The ability of school-age children who were visually impaired and their sighted peers to recognize faces was compared over seven tasks that were designed to detect both qualitative and quantitative differences between the two groups in this regard. Although no differences were found in the two groups' ability to identify entire faces, the visually impaired children were at a disadvantage when part of the face, especially the eyes, was not visible. In addition, whereas children with better visual acuity seem to discriminate faces on the basis of internal features, children with worse visual acuity seem to be dependent on hair and the contour of faces.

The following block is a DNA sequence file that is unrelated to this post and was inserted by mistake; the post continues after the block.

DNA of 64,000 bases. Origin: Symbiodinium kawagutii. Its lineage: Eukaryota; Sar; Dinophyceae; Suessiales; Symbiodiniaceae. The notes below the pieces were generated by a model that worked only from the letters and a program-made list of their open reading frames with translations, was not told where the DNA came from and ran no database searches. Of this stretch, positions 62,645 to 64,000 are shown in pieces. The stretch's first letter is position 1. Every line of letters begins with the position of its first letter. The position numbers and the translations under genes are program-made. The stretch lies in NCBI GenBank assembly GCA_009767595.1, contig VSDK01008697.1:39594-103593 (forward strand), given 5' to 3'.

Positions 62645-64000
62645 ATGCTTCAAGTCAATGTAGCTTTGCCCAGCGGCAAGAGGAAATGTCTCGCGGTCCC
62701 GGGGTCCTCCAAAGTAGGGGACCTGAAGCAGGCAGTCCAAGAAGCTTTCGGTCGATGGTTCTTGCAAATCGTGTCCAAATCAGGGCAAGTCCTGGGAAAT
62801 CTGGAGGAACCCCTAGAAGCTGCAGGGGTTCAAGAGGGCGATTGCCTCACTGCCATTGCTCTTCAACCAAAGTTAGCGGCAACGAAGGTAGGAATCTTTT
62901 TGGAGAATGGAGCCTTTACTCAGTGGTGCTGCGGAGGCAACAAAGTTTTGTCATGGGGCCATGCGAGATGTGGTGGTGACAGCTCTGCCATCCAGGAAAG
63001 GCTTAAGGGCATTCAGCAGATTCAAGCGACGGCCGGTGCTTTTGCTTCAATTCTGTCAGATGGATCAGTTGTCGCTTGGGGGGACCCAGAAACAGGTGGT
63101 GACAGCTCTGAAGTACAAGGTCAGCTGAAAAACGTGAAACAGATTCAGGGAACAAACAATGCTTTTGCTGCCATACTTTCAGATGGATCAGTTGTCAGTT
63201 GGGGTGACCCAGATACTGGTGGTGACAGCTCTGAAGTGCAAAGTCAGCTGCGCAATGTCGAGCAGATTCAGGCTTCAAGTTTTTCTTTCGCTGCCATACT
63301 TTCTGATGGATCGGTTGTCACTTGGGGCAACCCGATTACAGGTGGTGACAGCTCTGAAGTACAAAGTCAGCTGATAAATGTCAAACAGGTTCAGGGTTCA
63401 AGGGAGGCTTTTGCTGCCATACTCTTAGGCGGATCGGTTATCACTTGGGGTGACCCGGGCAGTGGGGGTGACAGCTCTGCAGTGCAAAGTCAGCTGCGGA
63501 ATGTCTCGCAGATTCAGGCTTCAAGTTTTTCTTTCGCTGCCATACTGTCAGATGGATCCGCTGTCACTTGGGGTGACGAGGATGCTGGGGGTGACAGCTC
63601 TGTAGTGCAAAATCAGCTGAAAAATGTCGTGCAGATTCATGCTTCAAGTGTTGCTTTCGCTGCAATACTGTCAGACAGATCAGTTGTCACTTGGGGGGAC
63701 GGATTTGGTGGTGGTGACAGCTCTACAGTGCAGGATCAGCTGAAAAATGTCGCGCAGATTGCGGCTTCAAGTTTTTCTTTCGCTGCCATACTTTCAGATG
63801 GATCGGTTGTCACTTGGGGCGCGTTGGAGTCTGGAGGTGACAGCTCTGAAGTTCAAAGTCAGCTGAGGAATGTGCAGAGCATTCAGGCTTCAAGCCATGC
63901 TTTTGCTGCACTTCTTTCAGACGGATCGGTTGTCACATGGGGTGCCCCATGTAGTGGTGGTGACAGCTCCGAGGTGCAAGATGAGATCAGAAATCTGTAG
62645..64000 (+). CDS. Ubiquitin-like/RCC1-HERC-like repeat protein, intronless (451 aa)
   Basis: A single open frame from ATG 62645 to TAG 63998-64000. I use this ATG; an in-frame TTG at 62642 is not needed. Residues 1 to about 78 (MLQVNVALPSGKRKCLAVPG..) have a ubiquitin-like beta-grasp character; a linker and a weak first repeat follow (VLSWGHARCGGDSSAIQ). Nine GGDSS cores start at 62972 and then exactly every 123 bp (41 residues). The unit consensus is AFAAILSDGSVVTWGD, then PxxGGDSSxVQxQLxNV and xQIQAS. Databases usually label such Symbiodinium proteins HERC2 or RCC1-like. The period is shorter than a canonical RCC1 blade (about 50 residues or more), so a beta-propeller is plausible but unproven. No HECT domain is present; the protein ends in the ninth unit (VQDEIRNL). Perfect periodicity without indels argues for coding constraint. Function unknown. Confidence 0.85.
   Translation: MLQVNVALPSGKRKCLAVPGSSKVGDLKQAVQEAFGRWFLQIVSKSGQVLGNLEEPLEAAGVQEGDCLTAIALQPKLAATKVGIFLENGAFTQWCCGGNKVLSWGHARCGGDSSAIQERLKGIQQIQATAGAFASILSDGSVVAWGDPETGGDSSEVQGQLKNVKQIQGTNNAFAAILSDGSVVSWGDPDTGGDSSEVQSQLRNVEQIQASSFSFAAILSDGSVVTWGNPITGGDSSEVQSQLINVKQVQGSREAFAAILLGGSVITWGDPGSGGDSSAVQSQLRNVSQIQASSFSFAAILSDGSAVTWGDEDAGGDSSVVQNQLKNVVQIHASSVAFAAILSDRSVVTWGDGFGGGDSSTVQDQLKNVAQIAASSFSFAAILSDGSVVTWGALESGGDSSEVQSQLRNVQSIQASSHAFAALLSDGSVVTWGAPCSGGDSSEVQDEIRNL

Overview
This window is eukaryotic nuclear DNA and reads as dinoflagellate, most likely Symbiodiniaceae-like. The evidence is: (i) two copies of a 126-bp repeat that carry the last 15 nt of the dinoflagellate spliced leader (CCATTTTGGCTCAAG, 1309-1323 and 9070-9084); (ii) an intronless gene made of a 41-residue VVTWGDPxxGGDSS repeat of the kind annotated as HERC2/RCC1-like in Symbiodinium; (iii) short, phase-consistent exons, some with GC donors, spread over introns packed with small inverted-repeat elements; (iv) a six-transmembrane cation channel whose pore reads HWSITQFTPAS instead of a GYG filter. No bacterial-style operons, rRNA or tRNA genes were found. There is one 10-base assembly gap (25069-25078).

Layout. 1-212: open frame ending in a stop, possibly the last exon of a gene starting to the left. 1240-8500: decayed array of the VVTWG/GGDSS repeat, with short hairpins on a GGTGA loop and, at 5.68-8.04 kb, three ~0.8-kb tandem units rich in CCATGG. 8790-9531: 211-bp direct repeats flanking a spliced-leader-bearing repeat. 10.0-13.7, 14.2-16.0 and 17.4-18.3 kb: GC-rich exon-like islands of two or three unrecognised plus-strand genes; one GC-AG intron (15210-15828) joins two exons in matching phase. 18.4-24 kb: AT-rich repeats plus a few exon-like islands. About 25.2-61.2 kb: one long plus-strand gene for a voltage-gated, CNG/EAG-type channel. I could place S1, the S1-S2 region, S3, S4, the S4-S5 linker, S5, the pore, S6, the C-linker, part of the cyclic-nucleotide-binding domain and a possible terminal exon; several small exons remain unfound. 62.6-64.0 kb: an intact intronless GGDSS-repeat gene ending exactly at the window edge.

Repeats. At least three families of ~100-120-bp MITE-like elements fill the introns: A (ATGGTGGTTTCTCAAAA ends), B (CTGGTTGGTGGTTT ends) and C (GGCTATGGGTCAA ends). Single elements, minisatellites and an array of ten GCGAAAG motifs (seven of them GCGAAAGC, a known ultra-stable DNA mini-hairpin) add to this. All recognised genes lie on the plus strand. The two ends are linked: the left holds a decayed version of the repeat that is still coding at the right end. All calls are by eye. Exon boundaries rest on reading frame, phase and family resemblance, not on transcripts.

|Number of pages||8|
|Journal||Journal of Visual Impairment and Blindness|
|Publication status||Published - Jul 1996|